The U.S. District Court for the Eastern District of Virginia said that Citigroup (C) and UBS (UBS)cannot preliminarily enjoin Financial Industry Regulatory Authority arbitration over an auction-rate securities offering that did not succeed. The case is UBS Financial Services Inc. v. Carilion Clinic. Carilion is a nonprofit health care and the two financial services firms had provided it with services, including underwriting, for an issuance of auction rate securities that ended up failing.
Per Judge John Gibney, Jr., in 2005, the nonprofit had looked to Citigroup and UBS for help in raising raise $308.465 million to renovate and grow its medical facilities. The two financial firms allegedly recommended that Carilion issue $72.24 million of bonds as variable demand rate obligations. The nonprofit then issued the rest of the funds—$234 million—as ARS, which are at the center of the case.
After the ARS market failed in 2008, the interest rates on Carillion’s ARS went up, forcing the nonprofit to refinance its debt so it wouldn’t have to contend with even higher rates. The auctions then started failing.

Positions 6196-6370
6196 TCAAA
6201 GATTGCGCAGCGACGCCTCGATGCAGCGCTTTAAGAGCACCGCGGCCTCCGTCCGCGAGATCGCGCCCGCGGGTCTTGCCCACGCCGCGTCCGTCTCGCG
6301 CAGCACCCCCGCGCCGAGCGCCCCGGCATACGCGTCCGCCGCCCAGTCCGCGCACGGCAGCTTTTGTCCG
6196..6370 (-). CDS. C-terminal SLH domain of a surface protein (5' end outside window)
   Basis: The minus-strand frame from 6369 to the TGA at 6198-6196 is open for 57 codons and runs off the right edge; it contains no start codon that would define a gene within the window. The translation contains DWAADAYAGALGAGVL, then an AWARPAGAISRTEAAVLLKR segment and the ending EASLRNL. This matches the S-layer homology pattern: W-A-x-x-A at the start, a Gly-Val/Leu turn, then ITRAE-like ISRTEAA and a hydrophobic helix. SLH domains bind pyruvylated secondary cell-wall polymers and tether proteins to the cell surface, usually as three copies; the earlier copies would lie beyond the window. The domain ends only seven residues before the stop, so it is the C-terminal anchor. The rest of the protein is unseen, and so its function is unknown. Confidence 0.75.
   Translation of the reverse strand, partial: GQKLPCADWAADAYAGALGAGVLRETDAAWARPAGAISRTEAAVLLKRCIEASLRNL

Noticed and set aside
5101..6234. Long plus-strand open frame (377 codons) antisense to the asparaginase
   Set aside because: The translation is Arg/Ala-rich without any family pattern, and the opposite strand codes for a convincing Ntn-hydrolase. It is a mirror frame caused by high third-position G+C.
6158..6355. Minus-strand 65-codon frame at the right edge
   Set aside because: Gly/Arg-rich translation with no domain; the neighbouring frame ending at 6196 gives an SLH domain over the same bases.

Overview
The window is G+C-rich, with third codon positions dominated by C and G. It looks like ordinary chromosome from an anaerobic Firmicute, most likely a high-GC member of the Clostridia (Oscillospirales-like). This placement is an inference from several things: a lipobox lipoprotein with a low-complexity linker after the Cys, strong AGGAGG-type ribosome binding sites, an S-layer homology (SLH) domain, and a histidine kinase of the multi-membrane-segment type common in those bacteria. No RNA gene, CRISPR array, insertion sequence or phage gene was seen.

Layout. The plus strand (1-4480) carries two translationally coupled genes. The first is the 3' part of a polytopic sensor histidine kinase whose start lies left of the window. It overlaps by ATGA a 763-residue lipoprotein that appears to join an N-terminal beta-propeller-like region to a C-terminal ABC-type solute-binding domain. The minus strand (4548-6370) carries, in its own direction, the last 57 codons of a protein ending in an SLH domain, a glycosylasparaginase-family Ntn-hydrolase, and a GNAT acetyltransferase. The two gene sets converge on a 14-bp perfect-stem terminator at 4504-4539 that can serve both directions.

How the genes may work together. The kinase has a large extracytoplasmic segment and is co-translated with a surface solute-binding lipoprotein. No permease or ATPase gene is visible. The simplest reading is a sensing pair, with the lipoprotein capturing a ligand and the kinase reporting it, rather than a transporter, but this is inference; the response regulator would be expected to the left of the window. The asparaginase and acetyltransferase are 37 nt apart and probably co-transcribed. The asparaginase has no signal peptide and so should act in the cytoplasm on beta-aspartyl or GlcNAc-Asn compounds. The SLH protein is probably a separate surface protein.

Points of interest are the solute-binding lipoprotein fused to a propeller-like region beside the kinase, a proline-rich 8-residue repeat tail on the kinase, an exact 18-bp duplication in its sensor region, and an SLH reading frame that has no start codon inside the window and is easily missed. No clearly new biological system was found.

Carilion contends that it didn’t know that UBS and Citigroup had been helping to hold up the ARS market prior to its collapse (which they then stopped doing) and said it wouldn’t have issued the securities if they had known that this was the case. The nonprofit filed FINRA arbitration proceedings against the two financial firms and said it could submit the dispute as a “customer” of both even though arbitration isn’t a provision of their written agreements.
Citigroup and UBS sought to bar the arbitration with their motion for a preliminary injunction. The district court, however, rejected their contention that the nonprofit is not a customer of theirs (if this had been determined to be true, then Carilion would not be able to arbitrate against them in front of FINRA). It said that the nonprofit was a “customer,” to both UBS and Citigroup, seeing as both firms provided it with numerous financial services and were paid accordingly.
The court also turned down the financial firms’ argument that Carilion had waived its right to arbitration when it consented to a mandatory forum selection clause that requires for disputes to go through the litigation in front of the U.S. District Court for the Southern District of New York. It pointed out that the “forum selection clause” could only be found in the agreements with one of the parties and that language used, as it relates to arbitration, is ambiguous and would not be interpreted as a waiver of Carillion’s arbitration rights.
Carilion can therefore go ahead and have FINRA preside over its arbitration dispute.
UBS Financial Services Inc. v. Carilion Clinic, Reuters, July 30, 2012
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